Our 20th state was New York, and involved a quick trip to New York City. Matt had never visited, but I interned at a TV station there in college and was able to concoct a pretty walkable itinerary that hit all the big tourist spots — and four boroughs!

Also: bagels. We ate so many bagels. 

We got to New York by MegaBus from Baltimore, which I do not recommend if you want to sit next to your travel buddy. The bus starts in DC, so by the time it stops in Baltimore, most of the rows are taken by single travelers already settled into a nap and not interested in relocating.

If you’ve been to New York City, chances are, you’ve seen *most*of the things we saw on the first half of our trip! We started with bagels (duh)… then headed to the 9/11 Memorial, made our way down to the Staten Island Ferry to see Lady Liberty from a dreary distance, stopped at Wall Street and the New York Stock Exchange, walked halfway down and back on the Brooklyn Bridge, had lunch in Little Italy, then saw/became trapped in a Chinese New Year Parade in Chinatown.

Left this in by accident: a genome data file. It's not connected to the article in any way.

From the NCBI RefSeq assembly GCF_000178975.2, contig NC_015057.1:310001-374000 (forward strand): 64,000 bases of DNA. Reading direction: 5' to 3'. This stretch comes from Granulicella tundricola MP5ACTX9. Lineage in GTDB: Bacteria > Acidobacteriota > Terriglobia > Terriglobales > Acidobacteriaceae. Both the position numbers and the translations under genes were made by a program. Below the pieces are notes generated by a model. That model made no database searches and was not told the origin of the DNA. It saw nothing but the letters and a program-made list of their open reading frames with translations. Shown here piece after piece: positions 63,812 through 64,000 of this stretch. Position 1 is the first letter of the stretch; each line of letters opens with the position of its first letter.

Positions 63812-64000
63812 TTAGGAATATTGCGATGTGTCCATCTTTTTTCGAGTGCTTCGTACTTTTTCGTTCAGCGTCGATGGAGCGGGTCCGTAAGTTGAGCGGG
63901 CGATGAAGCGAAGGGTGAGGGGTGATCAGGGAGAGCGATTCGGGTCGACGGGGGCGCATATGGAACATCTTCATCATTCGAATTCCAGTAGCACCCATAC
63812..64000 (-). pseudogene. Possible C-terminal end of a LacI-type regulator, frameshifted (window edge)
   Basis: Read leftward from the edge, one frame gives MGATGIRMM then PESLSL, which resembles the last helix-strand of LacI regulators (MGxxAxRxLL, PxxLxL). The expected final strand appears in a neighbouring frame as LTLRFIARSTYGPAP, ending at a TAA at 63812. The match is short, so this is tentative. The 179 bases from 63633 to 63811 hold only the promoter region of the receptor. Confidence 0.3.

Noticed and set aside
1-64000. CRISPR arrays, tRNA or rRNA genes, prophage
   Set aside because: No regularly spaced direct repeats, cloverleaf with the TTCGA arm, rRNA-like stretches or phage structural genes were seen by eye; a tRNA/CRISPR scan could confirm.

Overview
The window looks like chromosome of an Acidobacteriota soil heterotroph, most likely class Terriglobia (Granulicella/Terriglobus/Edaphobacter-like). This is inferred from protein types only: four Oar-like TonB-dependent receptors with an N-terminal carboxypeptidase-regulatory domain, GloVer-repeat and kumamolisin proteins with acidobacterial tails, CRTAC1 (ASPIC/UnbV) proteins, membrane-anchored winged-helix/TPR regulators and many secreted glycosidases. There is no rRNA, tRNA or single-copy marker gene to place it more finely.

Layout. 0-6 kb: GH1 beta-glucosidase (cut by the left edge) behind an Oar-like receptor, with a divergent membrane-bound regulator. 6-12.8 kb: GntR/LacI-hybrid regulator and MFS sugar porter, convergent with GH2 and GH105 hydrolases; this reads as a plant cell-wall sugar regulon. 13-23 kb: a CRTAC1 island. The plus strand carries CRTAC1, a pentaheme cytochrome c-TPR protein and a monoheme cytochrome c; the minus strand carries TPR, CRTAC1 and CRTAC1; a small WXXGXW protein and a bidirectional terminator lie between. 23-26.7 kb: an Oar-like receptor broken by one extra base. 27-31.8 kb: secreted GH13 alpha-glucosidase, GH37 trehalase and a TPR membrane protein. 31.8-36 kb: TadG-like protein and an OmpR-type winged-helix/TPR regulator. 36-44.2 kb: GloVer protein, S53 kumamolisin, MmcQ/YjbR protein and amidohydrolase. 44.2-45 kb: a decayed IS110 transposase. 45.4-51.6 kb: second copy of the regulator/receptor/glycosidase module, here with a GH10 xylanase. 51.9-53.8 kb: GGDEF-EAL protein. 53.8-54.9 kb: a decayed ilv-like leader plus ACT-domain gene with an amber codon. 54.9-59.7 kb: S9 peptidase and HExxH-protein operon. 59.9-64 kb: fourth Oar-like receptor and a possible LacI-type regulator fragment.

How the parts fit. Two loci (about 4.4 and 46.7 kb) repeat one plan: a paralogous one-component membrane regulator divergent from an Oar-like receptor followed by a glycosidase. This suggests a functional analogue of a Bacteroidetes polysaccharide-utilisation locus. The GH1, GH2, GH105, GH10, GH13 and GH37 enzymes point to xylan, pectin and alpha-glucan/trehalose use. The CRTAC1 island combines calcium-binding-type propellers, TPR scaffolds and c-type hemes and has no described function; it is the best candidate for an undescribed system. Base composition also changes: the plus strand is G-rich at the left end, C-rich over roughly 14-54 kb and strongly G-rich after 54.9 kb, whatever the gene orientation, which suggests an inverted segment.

Again, though… it was 40 and raining. I had the pleasure of drying my socks and shoes with a hand dryer in the bathroom of the Staten Island Ferry station.

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With the storm nearly over, we hopped on a subway to Brooklyn, where I was d-y-i-n-g to try a Rainbow Bagel from this viral video. It was bright, delicious, filled with amazing funfetti cream cheese, and worth the extra subway stops! We then walked to the Brooklyn Brewery, and after one very expensive plastic cup of beer, realized we had totally finished our list of stuff to do on the first day! So, we went to the Bronx!

Matt ran a great track with an amazing view at Macombs Dam Park, in the shadow of Yankee Stadium. We then Ubered over to the Bronx Brewery! We  Finally, we ended our day back in Manhattan at one of my old favorites: McSorley’s Old Ale House (One light and one dark, please!)

 

All of that was just the FIRST DAY! Our trip also included Times Square, Rockefeller Plaza, Central Park, MORE BAGELS OF COURSE, a quick stop outside my old internship at ABC7 NY, a $1 slice of delicious pizza, and walking the High Line before we got on the bus.

Matt saved a lot of money by, once again, using the Priceline Bid Tool. We stayed at Even Hotel, which is brand new and modern and clean and even has cool trendy workout equipment in the room. Matt got the room for about $80 a night (with taxes and fees it wound up being about $200 total for both nights, still about $110 cheaper than if we had booked on their site). We also saved money by walking a LOT and reloading MetroCards to use the subway when necessary.